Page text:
Proposal Echoed Four Years Later - In 2007, the BBC will note, “Observers say the Iranian offer as outlined nearly four years ago corresponds pretty closely to what Washington is demanding from Tehran now.” [BBC, 1/18/2007]
Entity Tags: Kamal Kharrazi, Lawrence Wilkerson, Mohammad Javad Zarif, Zalmay M. Khalilzad, Richard (“Dick”) Cheney, People’s Mujahedin of Iran, Richard Armitage, International Atomic Energy Agency, Hojjat ol-Eslam Seyyed Mohammad Khatami, Flynt Leverett, Hamas, Al-Qaeda, Colin Powell, Hezbollah, Condoleezza Rice, Seyyed Ali Khamenei, Donald Rumsfeld, Tim Guldimann, George W. Bush
Timeline Tags: US confrontation with Iran, Complete 911 Timeline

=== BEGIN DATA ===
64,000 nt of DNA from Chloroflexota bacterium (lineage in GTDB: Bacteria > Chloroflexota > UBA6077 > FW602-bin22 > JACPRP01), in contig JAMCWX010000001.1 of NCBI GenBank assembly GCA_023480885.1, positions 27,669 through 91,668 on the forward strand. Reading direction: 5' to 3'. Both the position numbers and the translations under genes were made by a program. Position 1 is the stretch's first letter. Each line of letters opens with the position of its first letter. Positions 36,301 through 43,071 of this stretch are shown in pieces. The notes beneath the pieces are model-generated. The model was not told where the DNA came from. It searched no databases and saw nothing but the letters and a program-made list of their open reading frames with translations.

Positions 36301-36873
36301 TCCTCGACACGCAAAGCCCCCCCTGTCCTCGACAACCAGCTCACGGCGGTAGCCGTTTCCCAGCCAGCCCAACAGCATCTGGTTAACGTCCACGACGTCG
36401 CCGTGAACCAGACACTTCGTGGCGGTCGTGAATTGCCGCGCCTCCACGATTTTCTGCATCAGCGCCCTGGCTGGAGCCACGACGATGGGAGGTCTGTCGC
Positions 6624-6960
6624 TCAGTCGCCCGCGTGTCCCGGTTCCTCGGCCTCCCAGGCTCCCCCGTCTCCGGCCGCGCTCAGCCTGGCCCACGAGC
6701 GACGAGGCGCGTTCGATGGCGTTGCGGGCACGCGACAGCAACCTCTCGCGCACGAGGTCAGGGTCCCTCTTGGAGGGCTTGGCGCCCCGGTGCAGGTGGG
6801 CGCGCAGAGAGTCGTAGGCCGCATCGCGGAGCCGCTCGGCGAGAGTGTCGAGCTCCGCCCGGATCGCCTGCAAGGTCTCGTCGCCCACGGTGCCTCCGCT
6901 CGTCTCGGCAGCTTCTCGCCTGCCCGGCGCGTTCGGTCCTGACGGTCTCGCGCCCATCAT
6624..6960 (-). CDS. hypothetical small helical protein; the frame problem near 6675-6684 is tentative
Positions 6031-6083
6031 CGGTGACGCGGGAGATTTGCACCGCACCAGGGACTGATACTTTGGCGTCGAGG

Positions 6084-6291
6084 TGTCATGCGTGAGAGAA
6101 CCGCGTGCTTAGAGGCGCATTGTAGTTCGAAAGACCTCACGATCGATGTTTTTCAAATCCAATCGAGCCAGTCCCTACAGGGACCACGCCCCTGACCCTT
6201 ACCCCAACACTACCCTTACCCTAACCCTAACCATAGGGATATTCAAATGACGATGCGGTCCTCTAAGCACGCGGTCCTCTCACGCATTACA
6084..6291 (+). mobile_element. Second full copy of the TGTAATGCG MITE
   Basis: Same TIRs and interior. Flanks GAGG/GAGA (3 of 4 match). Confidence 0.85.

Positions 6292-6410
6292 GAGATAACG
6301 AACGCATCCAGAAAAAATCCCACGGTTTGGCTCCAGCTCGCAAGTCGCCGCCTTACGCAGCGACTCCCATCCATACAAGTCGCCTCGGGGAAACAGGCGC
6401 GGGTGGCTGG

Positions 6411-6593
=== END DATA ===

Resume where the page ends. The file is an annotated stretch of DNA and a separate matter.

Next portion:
Saif al-Adel. [Source: FBI]Around May 4, 2003, Iran attempted to start negotiations in an attempt to resolve all outstanding issues between Iran and the US. The US completely rejected the offer within days. Iran immediately comes back with a more limited proposal, offering to hand over a group of al-Qaeda leaders being held in Iran in return for the US to hand over leaders of the Mujahedeen of Iran (MEK). The US had already officially listed MEK as a terrorist group. [American Prospect, 5/21/2006] Iran is believed to be holding a number of top al-Qaeda leaders, including military commander Saif al-Adel and Osama bin Laden’s son Saad bin Laden (see Spring 2002). The US had captured about 4,000 members of MEK in Iraq the month before, in bases where they had been staging attacks against Iran. Iran pledges to grant amnesty to most of the MEK prisoners, try only 65 leaders, forgo the death penalty on them, and allow the Red Cross to supervise the transfer. [Washington Post, 7/9/2004] Iran proposes to start with an exchange of information, offering to share the list of names of al-Qaeda operatives they are detaining in return for the US to share the list of names of MEK operatives US forces has captured in Iraq. This exchange of names is discussed at a White House meeting. Hardliners in favor of regime change in Iran argue that MEK is different than al-Qaeda. President Bush is said to respond, “But we say there is no such thing as a good terrorist.” [American Prospect, 5/21/2006] And he initially seems in favor of a prisoner exchange, saying about the MEK, “Why not? They’re terrorists.” [Washington Post, 7/9/2004] But Bush does not immediately approve the exchange of names, although he does approve the disarming of MEK who have surrendered to US troops and he allows the State Department to continue secret negotiations on the issue of exchanging names and prisoners in Switzerland. But on May 12, 2003, a bombing in Riyadh, Saudi Arabia kills a number of US citizens (see May 12, 2003). Defense Secretary Rumsfeld, Vice President Cheney, and other neoconservatives argue that the bombing was planned by al-Qaeda leaders being held in Iran. [American Prospect, 5/21/2006] The Washington Post will report in 2007 that, “US intelligence officials said there are suspicions, but no proof, that one of [the al-Qaeda leaders in Iran] may have been involved from afar in planning” the Riyadh bombing. Some of Bush’s top advisers argue in favor of trading the prisoners, suggesting that directly interrogating the al-Qaeda leaders could result in important new intelligence leads. But Cheney and Rumsfeld argue that any deal would legitimize Iran’s government. Bush ultimately offers to accept information about the al-Qaeda leaders without offering anything in return. Not surprisingly, Iran refuses. [Washington Post, 2/10/2007] A planned meeting between US and Iranian officials on May 21 is canceled and negotiations come to a halt. The American Prospect will later comment, “In a masterstroke, Rumsfeld and Cheney had shut down the only diplomatic avenue available for communicating with Iran and convinced Bush that Iran was on the same side as al-Qaeda.” [American Prospect, 5/21/2006] Flynt Leverett, a State Department official dealing with Middle East policy, will later say, “Why we didn’t cut this deal is beyond me.” [Washington Post, 7/9/2004] One anonymous senior US official will later say, “One reason nothing came of it was because we knew that there were parts of the US government who didn’t want to give them the MEK because they had other plans for them… like overthrowing the Iranian government.” [MSNBC, 6/24/205]